Now consider the usual case where we have a measure space $(X,\mathcal{Y},\nu)$ in the usual sense, $\mathcal{X}=\{A\in\mathcal{Y}:\mu(A)\text{ is finite}\}$, $\kappa=\aleph_1$ and $\mu=\nu\upharpoonright\mathcal{X}$, and we have a measurable function $f:X\rightarrow\mathbb{R}_{\geq0}$. Let us say a simple function is a linear combination of characteristic functions of sets with finite measure (elements of $\mathcal{X}$). Then consider the following proprerties:

  1. $f$ is Lebesgue-integrable in the usual sense, that is, the set $\{\int\varphi:\varphi\text{ simple and }0\leq\varphi\leq f\}$ is bounded.

  2. $f$ is integrable in the new sense.

I was able to prove (2)$\Rightarrow$(1) and, if $X$ has finite measure, then (1)$\Rightarrow$(2).

$\bullet$ (2)$\Rightarrow$(1): Suppose $s$ is an integral of $f$ in the new sense. For every simple function $\varphi$ such that $0\leq\varphi\leq f$, let $\varphi=\sum_{A\in\mathcal{A}}s_A\chi_A$ where $\mathcal{A}\in\Omega$, then for every $\varepsilon>0$ there is a $\mathcal{B}\in\Omega$ such that for every $(\mathcal{C},c)\in\Theta$ satisfying $\mathcal{B}\leq\mathcal{C}$ then $s-\varepsilon<\sum_{C\in\mathcal{C}}f(c_C)\mu(C)<s+\varepsilon$; so for every $(\mathcal{C},c)\in\Theta$ satisfying $\mathcal{A},\mathcal{B}\leq\mathcal{C}$, then:

$$\int\varphi=\sum_{A\in\mathcal{A}}s_A\mu(A)=\sum_{A\in\mathcal{A}}s_A\sum_{C\in\mathcal{C}\\C\subseteq A}\mu(C)=\sum_{A\in\mathcal{A}}\sum_{C\in\mathcal{C}\\C\subseteq A}s_A\mu(C)\leq\sum_{A\in\mathcal{A}}\sum_{C\in\mathcal{C}\\C\subseteq A}f(c_C)\mu(C)\leq\sum_{C\in\mathcal{C}}f(c_C)\mu(C)<s+\varepsilon.$$

Then $\int\varphi\leq s$. Therefore $\sup\{\int\varphi:\varphi\text{ simple and }0\leq\varphi\leq f\}\leq s$.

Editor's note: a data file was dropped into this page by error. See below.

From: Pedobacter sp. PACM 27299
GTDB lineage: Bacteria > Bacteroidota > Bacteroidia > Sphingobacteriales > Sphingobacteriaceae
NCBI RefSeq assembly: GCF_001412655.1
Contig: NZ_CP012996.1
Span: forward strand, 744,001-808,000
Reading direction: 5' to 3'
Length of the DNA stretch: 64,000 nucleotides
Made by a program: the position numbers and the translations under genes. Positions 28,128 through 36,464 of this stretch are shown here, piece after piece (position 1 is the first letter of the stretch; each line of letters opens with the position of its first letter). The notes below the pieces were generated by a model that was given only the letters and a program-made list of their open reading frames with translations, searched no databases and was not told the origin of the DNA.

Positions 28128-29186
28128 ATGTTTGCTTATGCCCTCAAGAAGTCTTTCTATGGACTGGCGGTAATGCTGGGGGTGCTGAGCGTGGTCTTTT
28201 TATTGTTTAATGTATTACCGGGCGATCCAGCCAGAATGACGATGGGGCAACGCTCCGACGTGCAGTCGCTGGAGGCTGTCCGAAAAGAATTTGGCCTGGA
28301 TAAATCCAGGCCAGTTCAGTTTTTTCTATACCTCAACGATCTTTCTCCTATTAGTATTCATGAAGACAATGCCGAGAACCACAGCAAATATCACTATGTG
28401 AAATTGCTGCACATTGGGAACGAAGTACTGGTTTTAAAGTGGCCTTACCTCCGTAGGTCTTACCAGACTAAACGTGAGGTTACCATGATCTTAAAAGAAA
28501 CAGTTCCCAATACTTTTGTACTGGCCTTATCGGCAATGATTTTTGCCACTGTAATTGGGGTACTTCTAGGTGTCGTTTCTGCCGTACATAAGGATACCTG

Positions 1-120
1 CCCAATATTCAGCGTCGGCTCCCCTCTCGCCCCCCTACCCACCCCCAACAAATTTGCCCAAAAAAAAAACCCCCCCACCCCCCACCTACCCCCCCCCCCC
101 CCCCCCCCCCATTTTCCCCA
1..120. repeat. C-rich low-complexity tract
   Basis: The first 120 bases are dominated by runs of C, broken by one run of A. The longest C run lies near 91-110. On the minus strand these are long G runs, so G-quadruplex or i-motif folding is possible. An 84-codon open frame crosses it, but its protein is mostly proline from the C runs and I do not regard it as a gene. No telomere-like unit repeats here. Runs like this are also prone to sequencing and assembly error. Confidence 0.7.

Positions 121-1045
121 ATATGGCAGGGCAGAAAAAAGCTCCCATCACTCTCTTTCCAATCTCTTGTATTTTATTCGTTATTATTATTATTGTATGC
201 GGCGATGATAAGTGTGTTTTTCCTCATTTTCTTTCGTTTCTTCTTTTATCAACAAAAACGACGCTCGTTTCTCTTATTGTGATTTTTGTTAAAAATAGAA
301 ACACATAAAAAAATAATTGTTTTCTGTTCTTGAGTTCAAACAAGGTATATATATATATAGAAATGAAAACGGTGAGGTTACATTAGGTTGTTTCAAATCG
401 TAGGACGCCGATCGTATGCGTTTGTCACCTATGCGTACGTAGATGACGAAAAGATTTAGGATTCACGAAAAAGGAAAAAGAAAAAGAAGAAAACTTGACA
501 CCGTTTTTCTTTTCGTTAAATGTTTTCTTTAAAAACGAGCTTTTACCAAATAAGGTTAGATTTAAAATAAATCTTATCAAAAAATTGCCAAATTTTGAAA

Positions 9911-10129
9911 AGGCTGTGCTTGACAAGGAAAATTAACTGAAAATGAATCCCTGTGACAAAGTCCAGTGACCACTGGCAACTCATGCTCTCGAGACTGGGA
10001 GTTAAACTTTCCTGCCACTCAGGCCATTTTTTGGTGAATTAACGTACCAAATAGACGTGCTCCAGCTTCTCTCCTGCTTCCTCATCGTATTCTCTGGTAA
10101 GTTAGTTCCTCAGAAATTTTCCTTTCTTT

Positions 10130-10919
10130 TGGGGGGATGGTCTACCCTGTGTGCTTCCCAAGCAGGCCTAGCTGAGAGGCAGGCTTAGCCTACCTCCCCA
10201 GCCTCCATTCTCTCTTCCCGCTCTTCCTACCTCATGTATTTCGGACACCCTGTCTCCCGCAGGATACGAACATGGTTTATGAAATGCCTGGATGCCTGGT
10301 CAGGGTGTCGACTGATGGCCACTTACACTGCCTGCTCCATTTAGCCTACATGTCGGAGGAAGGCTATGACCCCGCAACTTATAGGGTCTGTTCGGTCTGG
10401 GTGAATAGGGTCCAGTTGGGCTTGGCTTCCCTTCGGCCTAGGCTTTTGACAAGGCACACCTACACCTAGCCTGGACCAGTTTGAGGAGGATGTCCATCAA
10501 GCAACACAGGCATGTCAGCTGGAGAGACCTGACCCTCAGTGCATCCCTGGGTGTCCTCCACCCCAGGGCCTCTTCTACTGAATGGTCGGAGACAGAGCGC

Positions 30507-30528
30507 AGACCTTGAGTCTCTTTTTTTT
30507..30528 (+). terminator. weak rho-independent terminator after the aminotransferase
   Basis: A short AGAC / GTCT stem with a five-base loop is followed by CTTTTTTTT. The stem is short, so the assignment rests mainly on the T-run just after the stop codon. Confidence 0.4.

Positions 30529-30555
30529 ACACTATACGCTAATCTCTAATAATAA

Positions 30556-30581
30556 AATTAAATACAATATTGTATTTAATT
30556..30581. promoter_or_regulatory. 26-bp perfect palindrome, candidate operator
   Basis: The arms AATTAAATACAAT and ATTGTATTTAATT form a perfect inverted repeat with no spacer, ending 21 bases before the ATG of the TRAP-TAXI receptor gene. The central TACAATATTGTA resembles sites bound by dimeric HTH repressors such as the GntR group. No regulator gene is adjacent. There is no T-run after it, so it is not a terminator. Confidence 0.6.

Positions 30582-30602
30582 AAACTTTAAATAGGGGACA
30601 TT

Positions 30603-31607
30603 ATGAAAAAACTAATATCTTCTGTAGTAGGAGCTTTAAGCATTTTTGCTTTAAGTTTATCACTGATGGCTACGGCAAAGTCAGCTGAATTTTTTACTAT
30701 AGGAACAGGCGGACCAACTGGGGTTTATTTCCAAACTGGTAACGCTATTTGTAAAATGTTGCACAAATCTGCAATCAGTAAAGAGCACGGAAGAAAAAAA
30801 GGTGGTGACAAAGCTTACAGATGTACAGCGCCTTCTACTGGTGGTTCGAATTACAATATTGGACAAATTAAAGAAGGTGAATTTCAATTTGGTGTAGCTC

For every $\varepsilon>0$ there is a $\mathcal{A}\in\Omega$ such that for every $(\mathcal{B},b)\in\Theta$ satisfying $\mathcal{A}\leq\mathcal{B}$ then $s-\frac{\varepsilon}{2}<\sum_{B\in\mathcal{B}}f(b_B)\mu(B)<s+\frac{\varepsilon}{2}$, then for every choice function $a$ for $\mathcal{A}$ we have:

$$s-\frac{\epsilon}{2}<\sum_{A\in\mathcal{A}}f(a_A)\mu(A),$$

so, if $s_A=\inf_{x\in A}f(x)$, and $\varphi=\sum_{A\in\mathcal{A}}s_A\chi_A$, then $\varphi$ is simple, $0\leq\varphi\leq f$ and:

$$s-\varepsilon<s-\frac{\varepsilon}{2}\leq\sum_{A\in\mathcal{A}}s_A\mu(A)=\int\varphi.$$

Therefore $\sup\{\int\varphi:\varphi\text{ simple and }0\leq\varphi\leq f\}=s$.

$\bullet$ (1)$\Rightarrow$(2) assuming $\mu(X)<\infty$: Suppose $\sup\{\int\varphi:\varphi\text{ simple and }0\leq\varphi\leq f\}=s$. For every $\varepsilon>0$ there is a simple function $\varphi$ such that $0\leq\varphi\leq f$ and $\int\varphi>s-\varepsilon$. Let $\varphi=\sum_{A\in\mathcal{A}}s_A\chi_A$, where $A\in\Omega$. There is an $N\geq 1$ such that $\frac{1}{N}\mu(X)<\varepsilon$, and consider $\mathcal{B}=\{X_k:k\geq 0\}$, where:

$$X_k=\{x\in X:\frac{k}{N}\leq f(x)<\frac{k+1}{N}\},$$

then, because $f$ is measurable and $\mu(X)<\infty$, we have $\mathcal{B}\in\Omega$ and $\bigcup\mathcal{B}=X$. For every $(\mathcal{C},c)\in\Theta$ such that $\mathcal{A},\mathcal{B}\leq\mathcal{C}$, then for every $\mathcal{C}'\subseteq\mathcal{C}$ finite there is an $n\geq 0$ such that $\forall C\in\mathcal{C}':\exists k\in\{0,\dots,n\}:C\subseteq X_k$, so that:

$$\sum_{C\in\mathcal{C}'}f(c_C)\mu(C)=\sum_{k=0}^n\sum_{C\in\mathcal{C}'\\C\subseteq X_k}f(c_C)\mu(C)\leq\sum_{k=0}^n\frac{k+1}{N}\sum_{C\in\mathcal{C}'\\C\subseteq X_k}\mu(C)\leq\sum_{k=0}^n\frac{k}{N}\mu(X_k)+\frac{1}{N}\mu(X)\leq s+\frac{1}{N}\mu(X)<s+\varepsilon,$$

because $\psi=\sum_{k=0}^n\frac{k}{N}\chi_{X_k}$ is a simple function satisfying $0\leq\psi\leq f$, moreover:

$$\sum_{C\in\mathcal{C}}f(c_C)\mu(C)\geq\sum_{A\in\mathcal{A}}\sum_{C\in\mathcal{C}\\C\subseteq A}f(c_C)\mu(C)\geq\sum_{A\in\mathcal{A}}\sum_{C\in\mathcal{C}\\C\subseteq A}s_A\mu(C)=\sum_{A\in\mathcal{A}}s_A\mu(A)=\int\varphi>s-\varepsilon,$$

therefore:

$$s-\varepsilon<\sum_{C\in\mathcal{C}}f(c_C)\mu(C)<s+\varepsilon.$$

Thus $s$ is an integral of $f$ in the new sense.

However, I do not know how to prove (1)$\Rightarrow$(2) in the general case. I do not even know if the new definition of integration is a good definition or I have to think of something else.